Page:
UK travellers most likely to suffer from ‘app-nesia’ finds Google study

By Travolution

By Travolution

Travel apps, while popular in the UK, are among the most forgotten once they have been downloaded according to latest research from Google.The study, conducted with independent research firm Ipso, looked at the behaviour 1,200 UK app users in three business verticals; shopping, restaurants and takeaways and travel and holidays.

It found that one in five installed apps are then forgotten, yet in travel that figure was one in three (33%) – a phenomenon dubbed ‘app-nesia’.

Nearly half of respondents said they use an app when they want information quickly, compared to 17% who prefer a mobile site.

People tend to turn to mobile websites when they want more in-depth information, with 49% of those surveyed admitting they prefer a mobile site for this reason.

Apps were seen as simpler, quicker, more personalised and useful for fast transactional tasks:

The study found:

• For simplicity of navigation, 50% prefer an app, but 31% prefer a mobile website.
• In terms of speed of loading, 46% believe an app is quicker, while 29% say a mobile site would win.
• When it comes to ease of use, 51% prefer installed apps because logins are pre-entered.

Max Macintosh, agency head of Google UK, said: “A great app encourages brand interaction, is easy to navigate and is quick to load.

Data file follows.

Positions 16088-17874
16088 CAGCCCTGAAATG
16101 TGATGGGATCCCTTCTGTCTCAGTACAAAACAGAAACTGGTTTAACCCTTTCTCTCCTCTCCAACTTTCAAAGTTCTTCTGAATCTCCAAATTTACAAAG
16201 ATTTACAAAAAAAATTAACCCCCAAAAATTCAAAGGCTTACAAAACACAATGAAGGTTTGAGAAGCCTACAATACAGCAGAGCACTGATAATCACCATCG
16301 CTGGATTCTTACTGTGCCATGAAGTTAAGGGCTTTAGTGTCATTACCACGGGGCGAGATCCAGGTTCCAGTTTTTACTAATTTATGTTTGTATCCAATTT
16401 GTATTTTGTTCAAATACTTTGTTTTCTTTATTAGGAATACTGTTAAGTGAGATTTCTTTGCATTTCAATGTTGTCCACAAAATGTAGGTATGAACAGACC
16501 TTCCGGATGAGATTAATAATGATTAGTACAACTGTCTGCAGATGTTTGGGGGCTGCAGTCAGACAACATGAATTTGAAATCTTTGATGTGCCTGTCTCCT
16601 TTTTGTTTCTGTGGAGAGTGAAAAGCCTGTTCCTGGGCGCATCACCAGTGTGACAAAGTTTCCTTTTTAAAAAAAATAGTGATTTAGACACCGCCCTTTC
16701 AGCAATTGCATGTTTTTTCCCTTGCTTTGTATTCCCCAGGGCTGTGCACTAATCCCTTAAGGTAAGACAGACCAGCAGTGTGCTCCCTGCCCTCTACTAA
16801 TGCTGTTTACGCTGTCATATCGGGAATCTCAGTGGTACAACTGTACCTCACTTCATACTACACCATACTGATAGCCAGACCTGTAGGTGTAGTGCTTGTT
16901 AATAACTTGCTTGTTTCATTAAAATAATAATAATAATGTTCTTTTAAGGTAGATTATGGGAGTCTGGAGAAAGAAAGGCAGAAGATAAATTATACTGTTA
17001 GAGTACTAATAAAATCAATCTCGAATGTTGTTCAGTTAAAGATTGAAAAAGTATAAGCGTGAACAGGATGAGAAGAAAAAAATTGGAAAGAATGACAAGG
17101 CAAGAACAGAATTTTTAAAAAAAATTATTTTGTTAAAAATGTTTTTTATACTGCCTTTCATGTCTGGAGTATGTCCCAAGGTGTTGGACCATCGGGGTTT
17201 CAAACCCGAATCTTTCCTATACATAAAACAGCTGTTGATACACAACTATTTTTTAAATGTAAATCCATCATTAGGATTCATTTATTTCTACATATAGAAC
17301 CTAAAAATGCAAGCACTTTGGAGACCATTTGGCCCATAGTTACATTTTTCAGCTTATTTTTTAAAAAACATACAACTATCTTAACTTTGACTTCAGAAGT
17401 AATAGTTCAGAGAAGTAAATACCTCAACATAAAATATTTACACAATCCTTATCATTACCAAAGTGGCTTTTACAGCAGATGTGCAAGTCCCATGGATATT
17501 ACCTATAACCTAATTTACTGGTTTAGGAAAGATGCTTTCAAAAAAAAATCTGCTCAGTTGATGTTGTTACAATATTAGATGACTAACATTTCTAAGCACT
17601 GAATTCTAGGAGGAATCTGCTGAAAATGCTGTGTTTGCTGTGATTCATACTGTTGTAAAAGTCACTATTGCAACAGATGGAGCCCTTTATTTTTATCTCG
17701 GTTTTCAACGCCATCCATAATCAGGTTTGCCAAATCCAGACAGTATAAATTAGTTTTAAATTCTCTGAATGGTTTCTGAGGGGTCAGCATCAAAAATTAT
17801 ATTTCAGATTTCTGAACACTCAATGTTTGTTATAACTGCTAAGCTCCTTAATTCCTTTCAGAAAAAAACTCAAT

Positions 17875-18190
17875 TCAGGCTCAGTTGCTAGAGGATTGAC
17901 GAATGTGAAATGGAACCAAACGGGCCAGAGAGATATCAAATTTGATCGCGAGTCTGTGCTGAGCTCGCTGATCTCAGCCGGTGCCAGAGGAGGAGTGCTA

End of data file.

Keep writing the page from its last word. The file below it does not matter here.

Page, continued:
“But as our research shows, this won’t necessarily guarantee that customers will keep coming back.

“For successful ongoing app engagement, businesses can use push notifications, ensure apps appear in organic search results and link search ads and results to relevant pages in apps.

“Of course an app is a complement to, and not a substitute for, an optimised mobile site. When users want to compare options, gather information or go into greater depth, a mobile website comes into its own and should remain a top priority.”

Google’s tips to cure ‘app-nesia’?

Make the app engaging in the first place.
A good app mirrors or exceeds the best features of a brand’s mobile website – or even desktop site. Marketers should think about what the app is there to do – and then make sure it does it exceptionally well.

If the forgotten app is already a good one, brands have an opportunity to remind people about their relevance as nine in ten of those who have forgotten about their travel and holiday and shopping apps said they’d use them again.

Use push notifications intelligently. 
Push notifications can bring users back – as long as they’re employed shrewdly. Push notifications which send a very specific reminder or incentive get the best results. To do this, brands and agencies need to track in-app activities, create segments and target accordingly.

Advertise using rich media, search and display.
Advertising shouldn’t just focus on driving downloads; it also has a big role to play in re-engagement and ideally should send users straight to the most exciting or relevant page. As with notifications, tailoring the message to the audience is key.

It’s now possible to target people who already have an app versus those who don’t, as well as to provide different messaging when someone engages with ad content.

Measure, test, iterate and be prepared to start again.
Apps provide an exceptional opportunity to harvest data points – but only if customer event and third-party tracker tags are in place. Then it’s essential to find the right key performance indicators for the brand and its audience. Then use insights to adjust or even overhaul the offering.

MSC Cruises announces return to UK next year

By Hollie-Rae Merrick

MSC Cruises is returning to the UK next year with a short series of ex-UK sailings from Southampton.The line will base Fantasia-class ship MSC Splendida in Southampton for six sailings, having pulled out of the UK market this year.